Objectives: This study investigated the prevalence and prognostic significance of concealed myocardial abnormalities identified by cardiac magnetic resonance (CMR) imaging in patients with apparently idiopathic premature ventricular contractions (PVCs). Background: The role of CMR imaging in patients with frequent PVCs and otherwise negative diagnostic workup is uncertain. Methods: This was a multicenter, international study that included 518 patients (44 ± 15 years; 57% men) with frequent (>1,000/24 h) PVCs and negative routine diagnostic workup. Patients underwent a comprehensive CMR protocol including late gadolinium enhancement imaging for detection of necrosis and/or fibrosis. The study endpoint was a composite of sudden cardiac death, resuscitated cardiac arrest, and nonfatal episodes of ventricular fibrillation or sustained ventricular tachycardia that required appropriate implantable cardioverter-defibrillator therapy. Results: Myocardial abnormalities were found in 85 (16%) patients. Male gender (odds ratio [OR]: 4.28; 95% confidence interval [CI]: 2.06 to 8.93; p = 0.01), family history of sudden cardiac death and/or cardiomyopathy (OR: 3.61; 95% CI: 1.33 to 9.82; p = 0.01), multifocal PVCs (OR: 11.12; 95% CI: 4.35 to 28.46; p < 0.01), and non−left bundle branch block inferior axis morphology (OR: 14.11; 95% CI: 7.35 to 27.07; p < 0.01) were all significantly related to the presence of myocardial abnormalities. After a median follow-up of 67 months, the composite endpoint occurred in 26 (5%) patients. Subjects with myocardial abnormalities on CMR had a higher incidence of the composite outcome (n = 25; 29%) compared with those without abnormalities (n = 1; 0.2%; p < 0.01). Conclusions: CMR can identify concealed myocardial abnormalities in 16% of patients with apparently idiopathic frequent PVCs. Presence of myocardial abnormalities on CMR predict worse clinical outcomes.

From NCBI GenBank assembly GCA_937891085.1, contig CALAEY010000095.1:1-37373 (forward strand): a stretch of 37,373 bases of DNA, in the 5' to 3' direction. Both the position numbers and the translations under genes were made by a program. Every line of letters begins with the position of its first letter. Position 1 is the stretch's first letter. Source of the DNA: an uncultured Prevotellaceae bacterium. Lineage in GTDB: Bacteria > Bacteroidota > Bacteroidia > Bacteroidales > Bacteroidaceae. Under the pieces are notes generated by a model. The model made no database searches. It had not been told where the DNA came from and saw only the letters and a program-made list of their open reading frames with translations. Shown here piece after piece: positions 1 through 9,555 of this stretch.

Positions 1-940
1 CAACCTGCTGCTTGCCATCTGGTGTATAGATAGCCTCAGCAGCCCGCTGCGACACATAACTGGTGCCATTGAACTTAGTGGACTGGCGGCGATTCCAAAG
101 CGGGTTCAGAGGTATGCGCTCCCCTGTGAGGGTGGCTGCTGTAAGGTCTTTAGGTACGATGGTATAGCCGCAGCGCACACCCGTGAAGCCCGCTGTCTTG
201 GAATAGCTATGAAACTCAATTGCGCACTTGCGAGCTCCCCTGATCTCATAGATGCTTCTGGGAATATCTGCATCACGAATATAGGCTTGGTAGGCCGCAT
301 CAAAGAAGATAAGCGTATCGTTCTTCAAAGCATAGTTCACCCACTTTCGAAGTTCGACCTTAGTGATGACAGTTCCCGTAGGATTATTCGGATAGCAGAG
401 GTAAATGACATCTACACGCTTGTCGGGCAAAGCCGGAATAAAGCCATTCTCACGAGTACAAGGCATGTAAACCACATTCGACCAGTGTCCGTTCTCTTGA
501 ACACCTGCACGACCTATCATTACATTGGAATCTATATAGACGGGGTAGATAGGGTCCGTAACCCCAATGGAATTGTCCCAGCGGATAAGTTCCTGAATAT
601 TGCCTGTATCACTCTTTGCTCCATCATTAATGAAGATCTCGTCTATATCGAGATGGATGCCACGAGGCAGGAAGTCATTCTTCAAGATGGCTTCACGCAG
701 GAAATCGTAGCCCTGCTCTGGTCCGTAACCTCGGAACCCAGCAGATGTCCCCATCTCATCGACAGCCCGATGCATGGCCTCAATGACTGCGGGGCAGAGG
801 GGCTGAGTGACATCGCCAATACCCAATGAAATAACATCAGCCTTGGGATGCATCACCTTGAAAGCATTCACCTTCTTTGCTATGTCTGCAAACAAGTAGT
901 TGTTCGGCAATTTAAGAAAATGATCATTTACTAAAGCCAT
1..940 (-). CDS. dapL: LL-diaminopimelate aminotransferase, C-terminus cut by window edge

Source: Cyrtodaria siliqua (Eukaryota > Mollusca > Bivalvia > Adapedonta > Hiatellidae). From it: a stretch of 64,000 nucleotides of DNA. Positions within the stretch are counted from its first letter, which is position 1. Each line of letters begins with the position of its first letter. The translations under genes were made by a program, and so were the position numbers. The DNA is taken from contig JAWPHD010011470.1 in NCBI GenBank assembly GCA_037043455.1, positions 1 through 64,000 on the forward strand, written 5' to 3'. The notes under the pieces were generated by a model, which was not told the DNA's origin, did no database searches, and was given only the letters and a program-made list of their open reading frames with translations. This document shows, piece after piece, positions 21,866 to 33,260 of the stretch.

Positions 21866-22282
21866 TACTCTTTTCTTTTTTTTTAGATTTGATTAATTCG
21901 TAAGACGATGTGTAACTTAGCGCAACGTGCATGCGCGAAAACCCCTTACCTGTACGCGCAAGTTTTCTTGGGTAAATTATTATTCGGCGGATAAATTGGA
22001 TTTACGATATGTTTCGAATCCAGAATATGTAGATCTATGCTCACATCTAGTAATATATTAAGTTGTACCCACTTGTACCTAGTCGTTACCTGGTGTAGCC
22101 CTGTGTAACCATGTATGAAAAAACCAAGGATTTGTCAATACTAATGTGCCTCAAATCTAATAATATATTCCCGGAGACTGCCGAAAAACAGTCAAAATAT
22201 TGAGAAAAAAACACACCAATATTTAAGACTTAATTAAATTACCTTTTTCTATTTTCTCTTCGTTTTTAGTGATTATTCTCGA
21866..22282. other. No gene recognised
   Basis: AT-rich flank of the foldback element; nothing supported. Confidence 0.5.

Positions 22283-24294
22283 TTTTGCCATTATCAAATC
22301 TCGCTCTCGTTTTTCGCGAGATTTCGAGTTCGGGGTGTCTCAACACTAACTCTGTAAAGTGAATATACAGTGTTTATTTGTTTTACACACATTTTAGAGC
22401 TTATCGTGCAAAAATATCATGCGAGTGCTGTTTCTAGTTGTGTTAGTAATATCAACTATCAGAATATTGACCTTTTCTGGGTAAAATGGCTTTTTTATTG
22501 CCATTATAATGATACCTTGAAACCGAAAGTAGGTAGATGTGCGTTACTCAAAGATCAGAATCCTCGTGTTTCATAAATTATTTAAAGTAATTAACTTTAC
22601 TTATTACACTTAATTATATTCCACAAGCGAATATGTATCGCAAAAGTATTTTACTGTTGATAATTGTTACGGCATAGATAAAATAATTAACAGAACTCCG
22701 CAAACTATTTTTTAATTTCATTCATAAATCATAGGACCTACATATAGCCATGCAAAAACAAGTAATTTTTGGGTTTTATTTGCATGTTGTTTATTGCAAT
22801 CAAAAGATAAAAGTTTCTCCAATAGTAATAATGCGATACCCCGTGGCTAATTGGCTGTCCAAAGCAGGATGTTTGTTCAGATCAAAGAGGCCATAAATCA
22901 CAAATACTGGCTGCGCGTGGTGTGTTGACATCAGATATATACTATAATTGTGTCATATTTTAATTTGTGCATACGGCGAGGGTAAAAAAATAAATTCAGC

- cardiac magnetic resonance
- premature ventricular contractions
- sudden cardiac death
- ventricular tachycardia